In September, my son and I led a chicken coop building workshop put on by Growing Gardens of Portland. Twelve or so people came out to Naomi’s Organic Farm Supply to take part, I’m sure setting some kind of record for the most hands working on a chicken coop at once. We had a great day in the sun and put together an awesome coop. Read on for more details and pictures.
The coop project
So which chicken coop did we build? Why, we chose The Garden Ark mobile chicken coop! It’s an excellent one-person project that worked surprisingly well with a big group too.
I had gathered the materials and done most of the cutting, sanding, staining, and sealing ahead of time. That way, come workshop time, the group could focus on actually putting the chicken coop together.
“Read the plan.”
My kids have this running joke whenever I’m building one of my chicken coop designs and make a mistake (yes, it happens often enough for it to be a running joke). “Read the plan, Dad,” they’ll say.
Well, there were plenty of “read the plan” moments at the workshop too, and it revealed one of the big advantages of having detailed chicken coop building instructions: you always have something accurate to refer to.
All hands on
Hands on means just that. There’s such a variety of steps to putting one of these coops together that everyone got to try their hand at something new.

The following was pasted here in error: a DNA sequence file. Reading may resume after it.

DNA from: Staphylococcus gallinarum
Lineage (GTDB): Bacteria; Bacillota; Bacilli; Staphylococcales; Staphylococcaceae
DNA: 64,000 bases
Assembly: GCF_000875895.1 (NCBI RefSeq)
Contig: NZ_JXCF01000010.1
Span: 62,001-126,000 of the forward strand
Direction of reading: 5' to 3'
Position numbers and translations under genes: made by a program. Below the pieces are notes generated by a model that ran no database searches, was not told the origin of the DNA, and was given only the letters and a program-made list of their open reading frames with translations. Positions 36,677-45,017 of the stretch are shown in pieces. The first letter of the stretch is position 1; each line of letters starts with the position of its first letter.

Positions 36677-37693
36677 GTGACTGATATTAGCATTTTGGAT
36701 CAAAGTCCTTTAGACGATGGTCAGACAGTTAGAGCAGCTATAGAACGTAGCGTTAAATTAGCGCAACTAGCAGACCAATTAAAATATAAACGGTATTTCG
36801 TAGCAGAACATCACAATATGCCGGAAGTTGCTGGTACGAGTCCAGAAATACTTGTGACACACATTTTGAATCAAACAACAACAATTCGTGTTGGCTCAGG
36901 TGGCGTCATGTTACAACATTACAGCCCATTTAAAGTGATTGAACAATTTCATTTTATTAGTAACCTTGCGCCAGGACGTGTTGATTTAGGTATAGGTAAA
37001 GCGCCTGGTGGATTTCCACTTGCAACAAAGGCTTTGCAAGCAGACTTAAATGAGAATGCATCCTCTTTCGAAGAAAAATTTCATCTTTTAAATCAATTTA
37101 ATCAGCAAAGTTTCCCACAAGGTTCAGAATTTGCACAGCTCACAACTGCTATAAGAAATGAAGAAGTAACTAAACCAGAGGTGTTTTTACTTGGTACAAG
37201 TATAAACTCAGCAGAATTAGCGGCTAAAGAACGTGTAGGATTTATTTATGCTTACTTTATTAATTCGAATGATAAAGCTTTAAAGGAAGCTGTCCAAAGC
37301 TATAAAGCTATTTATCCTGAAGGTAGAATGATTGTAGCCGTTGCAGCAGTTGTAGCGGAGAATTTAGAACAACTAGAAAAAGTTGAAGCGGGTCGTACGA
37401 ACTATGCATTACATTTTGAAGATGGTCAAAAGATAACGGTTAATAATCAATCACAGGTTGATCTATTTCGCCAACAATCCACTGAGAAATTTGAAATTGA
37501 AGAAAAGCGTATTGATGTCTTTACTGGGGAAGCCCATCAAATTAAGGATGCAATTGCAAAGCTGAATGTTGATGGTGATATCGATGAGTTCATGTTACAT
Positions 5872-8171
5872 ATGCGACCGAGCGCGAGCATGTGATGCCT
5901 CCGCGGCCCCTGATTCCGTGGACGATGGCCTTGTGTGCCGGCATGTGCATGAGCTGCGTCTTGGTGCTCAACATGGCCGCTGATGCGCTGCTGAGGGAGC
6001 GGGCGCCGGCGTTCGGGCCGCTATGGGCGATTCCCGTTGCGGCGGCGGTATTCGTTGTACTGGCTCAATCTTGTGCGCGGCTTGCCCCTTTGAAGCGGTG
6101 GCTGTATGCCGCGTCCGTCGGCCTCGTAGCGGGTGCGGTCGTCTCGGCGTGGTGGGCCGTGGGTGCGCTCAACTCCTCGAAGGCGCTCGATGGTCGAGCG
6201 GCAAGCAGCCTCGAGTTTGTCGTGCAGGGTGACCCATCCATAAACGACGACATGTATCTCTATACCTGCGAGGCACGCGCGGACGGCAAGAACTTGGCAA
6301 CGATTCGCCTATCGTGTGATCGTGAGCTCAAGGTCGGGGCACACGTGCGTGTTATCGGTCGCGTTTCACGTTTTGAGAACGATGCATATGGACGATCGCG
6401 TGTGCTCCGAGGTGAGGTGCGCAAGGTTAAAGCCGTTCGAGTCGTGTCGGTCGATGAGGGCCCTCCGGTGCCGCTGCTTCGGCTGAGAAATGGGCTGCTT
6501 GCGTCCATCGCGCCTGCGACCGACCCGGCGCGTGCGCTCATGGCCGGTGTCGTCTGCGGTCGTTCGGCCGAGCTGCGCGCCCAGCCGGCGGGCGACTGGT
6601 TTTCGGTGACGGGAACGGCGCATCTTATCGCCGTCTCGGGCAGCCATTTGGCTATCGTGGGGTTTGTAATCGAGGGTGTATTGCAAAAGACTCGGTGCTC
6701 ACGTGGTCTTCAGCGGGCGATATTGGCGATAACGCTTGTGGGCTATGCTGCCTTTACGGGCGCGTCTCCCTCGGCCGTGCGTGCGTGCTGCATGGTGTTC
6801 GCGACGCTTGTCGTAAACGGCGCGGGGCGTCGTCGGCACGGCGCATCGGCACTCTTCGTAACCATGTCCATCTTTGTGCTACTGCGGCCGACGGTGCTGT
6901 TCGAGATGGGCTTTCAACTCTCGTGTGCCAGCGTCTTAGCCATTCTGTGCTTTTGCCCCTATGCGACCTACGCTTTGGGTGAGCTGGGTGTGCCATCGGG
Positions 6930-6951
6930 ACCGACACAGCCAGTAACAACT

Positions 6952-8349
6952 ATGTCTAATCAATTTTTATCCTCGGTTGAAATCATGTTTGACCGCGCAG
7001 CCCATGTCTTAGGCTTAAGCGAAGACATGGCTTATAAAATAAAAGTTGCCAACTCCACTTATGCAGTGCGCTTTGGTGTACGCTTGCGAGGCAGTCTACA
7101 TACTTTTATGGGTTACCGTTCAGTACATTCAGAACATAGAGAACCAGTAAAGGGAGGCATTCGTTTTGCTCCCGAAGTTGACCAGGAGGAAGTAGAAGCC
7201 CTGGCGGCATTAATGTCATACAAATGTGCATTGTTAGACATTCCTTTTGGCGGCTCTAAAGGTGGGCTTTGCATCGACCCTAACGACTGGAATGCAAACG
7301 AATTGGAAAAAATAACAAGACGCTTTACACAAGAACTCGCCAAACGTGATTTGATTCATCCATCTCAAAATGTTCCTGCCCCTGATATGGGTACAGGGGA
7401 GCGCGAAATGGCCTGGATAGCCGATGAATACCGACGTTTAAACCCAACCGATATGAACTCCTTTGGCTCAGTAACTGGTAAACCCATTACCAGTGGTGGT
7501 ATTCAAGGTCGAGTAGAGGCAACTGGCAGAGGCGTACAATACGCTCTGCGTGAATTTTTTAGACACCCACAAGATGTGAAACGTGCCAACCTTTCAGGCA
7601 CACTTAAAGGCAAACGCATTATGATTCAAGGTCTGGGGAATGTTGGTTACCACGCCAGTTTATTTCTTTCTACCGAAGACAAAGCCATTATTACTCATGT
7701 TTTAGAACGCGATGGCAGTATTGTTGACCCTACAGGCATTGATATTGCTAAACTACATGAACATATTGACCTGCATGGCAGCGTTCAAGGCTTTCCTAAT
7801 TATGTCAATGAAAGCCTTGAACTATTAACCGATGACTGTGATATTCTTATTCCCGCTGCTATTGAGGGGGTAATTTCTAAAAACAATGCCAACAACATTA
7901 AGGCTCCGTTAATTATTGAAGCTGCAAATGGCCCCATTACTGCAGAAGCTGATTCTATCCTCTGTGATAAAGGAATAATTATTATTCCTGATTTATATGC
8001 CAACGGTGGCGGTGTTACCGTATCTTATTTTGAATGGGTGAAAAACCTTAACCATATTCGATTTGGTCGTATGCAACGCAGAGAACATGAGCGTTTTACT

Another nice thing about this project is how manageable it is. You can go at your own pace and adjust your workspace so that you’re always comfortable.
Measure twice. Cut once. (Then measure again if you forgot what piece you just cut!)
A chicken coop begins to take shape
You get such a feeling of accomplishment when all these parts start coming together. A real chicken coop in three dimensions!
Why should chickens get to have all the fun? No, I don’t keep my son in a coop at home, but he was quite helpful as we stapled the last bit of hardware cloth to the frame. Because he can fit inside the coop, he was able to apply some counter-force to the frame as we hammered from the other side.
Everyone got a copy of The Garden Ark chicken coop plans to keep so they could build their own chicken coop later. To cap it off, one lucky participant got to go home with the (nearly completed) coop itself. Not a bad deal for half a day’s work.
Thanks to Naomi and Neil Montacre for sharing some tools and space at their farm supply store in Sellwood. And a big thanks to Rodney at Growing Gardens for organizing and promoting the event and sharing his photos. If you were there, drop a note in the comments below.